The world's largest diversified natural resources company also announced the merger of its oil and gas assets with Woodside Petroleum Ltd and the approval of a US$5.7bn (£4.1bn) investment in its Jansen Stage 1 potash project.
“BHP is in a strong position to manage its future in a time of rapid change,” said chairman Ken MacKenzie. “We have a clear strategy and are executing against it.”
Underlying EBITDA grew to US$37.4bn in the year to end June 2021, from US$22.1bn the previous year, helped by higher iron ore and copper prices and several production records. Revenue rose 42% to US$60.8bn.
BHP’s petroleum business accounted for 6.4% of group revenue and 6.2% of underlying EBITDA for the year, down from 9.5% and 10.0% respectively for the restated year to end June 2020.
The miner plans to pay a record final dividend of US$2.00 per share, bringing its returns to shareholders to more than US$15bn for the full year.
BHP also intends to unify its dual-listed structure, allowing for a simpler separation of its petroleum assets, resulting in a primary listing in Australia and a standard listing in London.
“Following recent changes to our portfolio there has been a significant reduction in earnings contribution from PLC assets, as well as a material reduction in the expected costs of unification of approximately US$1.2bn, with one-off costs now expected to be US$400 to US$500mln,” it said.
Shareholders in PLC, the London listing, will have their shares exchanged for Ltd shares in Australia on a one-for-one basis.
If approved, unification is expected to occur in the first half of the 2022 calendar year, with the proposed petroleum merger with Woodside to follow.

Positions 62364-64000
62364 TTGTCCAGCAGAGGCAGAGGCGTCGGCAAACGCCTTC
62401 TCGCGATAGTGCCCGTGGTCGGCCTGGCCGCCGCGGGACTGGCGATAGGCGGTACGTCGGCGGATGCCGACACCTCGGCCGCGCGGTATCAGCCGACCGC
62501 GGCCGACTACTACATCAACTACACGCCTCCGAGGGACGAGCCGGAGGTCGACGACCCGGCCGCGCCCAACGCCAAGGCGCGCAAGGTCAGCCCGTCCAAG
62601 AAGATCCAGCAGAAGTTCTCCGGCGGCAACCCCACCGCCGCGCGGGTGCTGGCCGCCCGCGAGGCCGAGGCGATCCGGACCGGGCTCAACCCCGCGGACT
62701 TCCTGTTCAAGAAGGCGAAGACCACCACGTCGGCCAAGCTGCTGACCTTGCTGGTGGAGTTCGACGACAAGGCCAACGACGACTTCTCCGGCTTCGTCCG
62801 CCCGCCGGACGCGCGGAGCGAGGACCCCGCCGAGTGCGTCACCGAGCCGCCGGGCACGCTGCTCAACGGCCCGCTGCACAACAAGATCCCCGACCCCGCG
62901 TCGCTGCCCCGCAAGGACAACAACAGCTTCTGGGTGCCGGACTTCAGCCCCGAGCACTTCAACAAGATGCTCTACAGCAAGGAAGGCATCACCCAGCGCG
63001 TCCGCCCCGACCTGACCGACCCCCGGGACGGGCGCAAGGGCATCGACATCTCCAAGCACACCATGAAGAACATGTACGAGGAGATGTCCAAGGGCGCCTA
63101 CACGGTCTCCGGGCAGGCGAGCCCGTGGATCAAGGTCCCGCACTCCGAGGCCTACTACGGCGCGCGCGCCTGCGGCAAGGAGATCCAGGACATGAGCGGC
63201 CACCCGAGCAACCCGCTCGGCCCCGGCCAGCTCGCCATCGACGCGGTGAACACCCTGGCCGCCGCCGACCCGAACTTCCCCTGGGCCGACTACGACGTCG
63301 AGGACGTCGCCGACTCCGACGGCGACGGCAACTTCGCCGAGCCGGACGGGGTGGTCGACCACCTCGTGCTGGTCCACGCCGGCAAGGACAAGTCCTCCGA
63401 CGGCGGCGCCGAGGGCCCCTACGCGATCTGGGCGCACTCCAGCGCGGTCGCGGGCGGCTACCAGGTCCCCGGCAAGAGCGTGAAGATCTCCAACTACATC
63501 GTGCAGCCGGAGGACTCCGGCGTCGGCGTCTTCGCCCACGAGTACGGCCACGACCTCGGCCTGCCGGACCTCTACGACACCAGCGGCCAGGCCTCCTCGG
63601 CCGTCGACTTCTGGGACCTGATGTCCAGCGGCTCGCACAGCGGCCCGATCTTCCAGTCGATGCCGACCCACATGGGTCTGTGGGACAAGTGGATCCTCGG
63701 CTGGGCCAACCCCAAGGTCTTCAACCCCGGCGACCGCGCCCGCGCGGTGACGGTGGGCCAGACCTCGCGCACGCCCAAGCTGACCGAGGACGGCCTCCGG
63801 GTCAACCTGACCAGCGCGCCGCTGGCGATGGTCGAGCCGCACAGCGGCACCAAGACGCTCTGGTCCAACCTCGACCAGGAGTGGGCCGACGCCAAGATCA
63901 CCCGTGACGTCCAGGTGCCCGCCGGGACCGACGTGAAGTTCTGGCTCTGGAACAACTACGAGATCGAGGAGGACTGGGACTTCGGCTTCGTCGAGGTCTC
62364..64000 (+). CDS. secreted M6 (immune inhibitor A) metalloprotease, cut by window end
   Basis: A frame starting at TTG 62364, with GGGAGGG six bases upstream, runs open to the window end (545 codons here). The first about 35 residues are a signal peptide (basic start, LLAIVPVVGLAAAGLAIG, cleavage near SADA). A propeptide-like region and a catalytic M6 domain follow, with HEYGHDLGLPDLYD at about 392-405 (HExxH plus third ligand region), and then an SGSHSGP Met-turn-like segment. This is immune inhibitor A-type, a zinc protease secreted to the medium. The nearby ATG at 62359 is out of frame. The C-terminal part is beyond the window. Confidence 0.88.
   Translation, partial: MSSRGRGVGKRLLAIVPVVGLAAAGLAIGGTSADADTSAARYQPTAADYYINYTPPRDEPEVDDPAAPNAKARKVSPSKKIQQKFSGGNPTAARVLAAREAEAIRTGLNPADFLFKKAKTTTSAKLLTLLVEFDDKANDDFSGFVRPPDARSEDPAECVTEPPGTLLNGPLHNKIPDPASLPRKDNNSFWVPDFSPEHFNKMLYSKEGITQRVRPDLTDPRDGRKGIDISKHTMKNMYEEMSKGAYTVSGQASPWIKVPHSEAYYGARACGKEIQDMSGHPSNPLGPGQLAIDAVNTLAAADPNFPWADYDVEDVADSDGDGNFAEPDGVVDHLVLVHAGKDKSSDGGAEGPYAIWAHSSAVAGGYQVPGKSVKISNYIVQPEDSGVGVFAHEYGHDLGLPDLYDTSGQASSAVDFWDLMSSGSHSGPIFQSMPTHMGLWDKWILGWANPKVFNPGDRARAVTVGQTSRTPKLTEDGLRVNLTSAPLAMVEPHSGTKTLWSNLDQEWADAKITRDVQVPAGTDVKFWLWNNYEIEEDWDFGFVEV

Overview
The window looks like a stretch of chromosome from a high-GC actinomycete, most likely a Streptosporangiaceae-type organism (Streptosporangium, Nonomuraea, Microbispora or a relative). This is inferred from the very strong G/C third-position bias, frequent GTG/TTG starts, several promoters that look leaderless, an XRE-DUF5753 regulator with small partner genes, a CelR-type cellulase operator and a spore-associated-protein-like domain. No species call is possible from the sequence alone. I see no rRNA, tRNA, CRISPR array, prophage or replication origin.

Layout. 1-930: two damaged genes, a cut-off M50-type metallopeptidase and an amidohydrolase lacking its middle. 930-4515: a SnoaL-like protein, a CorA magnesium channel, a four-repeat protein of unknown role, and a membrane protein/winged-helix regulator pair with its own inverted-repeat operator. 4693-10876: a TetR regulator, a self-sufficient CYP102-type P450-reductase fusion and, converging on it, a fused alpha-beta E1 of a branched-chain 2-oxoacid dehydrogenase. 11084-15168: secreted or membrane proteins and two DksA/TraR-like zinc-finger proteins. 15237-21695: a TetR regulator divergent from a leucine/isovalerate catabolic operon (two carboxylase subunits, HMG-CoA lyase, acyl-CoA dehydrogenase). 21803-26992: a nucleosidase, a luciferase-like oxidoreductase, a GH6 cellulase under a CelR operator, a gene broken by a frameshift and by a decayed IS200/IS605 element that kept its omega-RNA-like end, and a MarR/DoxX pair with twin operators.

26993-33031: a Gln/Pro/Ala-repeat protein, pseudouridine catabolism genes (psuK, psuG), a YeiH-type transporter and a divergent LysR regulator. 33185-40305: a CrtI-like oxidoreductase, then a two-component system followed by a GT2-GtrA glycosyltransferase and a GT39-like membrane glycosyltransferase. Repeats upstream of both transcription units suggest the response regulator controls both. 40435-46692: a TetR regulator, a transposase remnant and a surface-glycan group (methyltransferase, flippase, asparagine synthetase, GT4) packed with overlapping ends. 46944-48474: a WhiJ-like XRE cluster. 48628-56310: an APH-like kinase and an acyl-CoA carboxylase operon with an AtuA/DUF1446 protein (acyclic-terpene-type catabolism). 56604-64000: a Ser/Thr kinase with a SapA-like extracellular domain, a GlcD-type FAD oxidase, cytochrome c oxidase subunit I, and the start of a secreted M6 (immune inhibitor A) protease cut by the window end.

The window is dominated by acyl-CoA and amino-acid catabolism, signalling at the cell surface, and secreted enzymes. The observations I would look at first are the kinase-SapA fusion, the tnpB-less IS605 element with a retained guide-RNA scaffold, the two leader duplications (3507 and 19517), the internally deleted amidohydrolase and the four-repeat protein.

BHP said it remains positive in its outlook for long-term global economic growth and commodity demand.
“Population growth, the infrastructure of decarbonisation and rising living standards are all expected to drive demand for energy, metals and fertilisers for decades to come,” it said, although it was less positive about the near term.
“The outlook for the short term remains uncertain. While momentum towards recovery remains intact across many key regions, vigilance with respect to COVID-19 risks is still a constant for all.”
It also warned that many commodity-linked uncontrollable costs have moved higher.
BHP took a US$1.2bn charge (after tax) relating to the Samarco dam failure for the 2021 financial year.
Last month a London court said it would reopen the claim by 200,000 Brazilians for £5bn in damages. The failure of Samarco's Fundao dam, a joint venture between BHP and Brazilian group Vale SA, was one of the worst mining disasters in Brazil’s history.
A suspended R$155bn (approximately US$30bn) Federal Public Prosecution Office claim is still under discussion, BHP said today.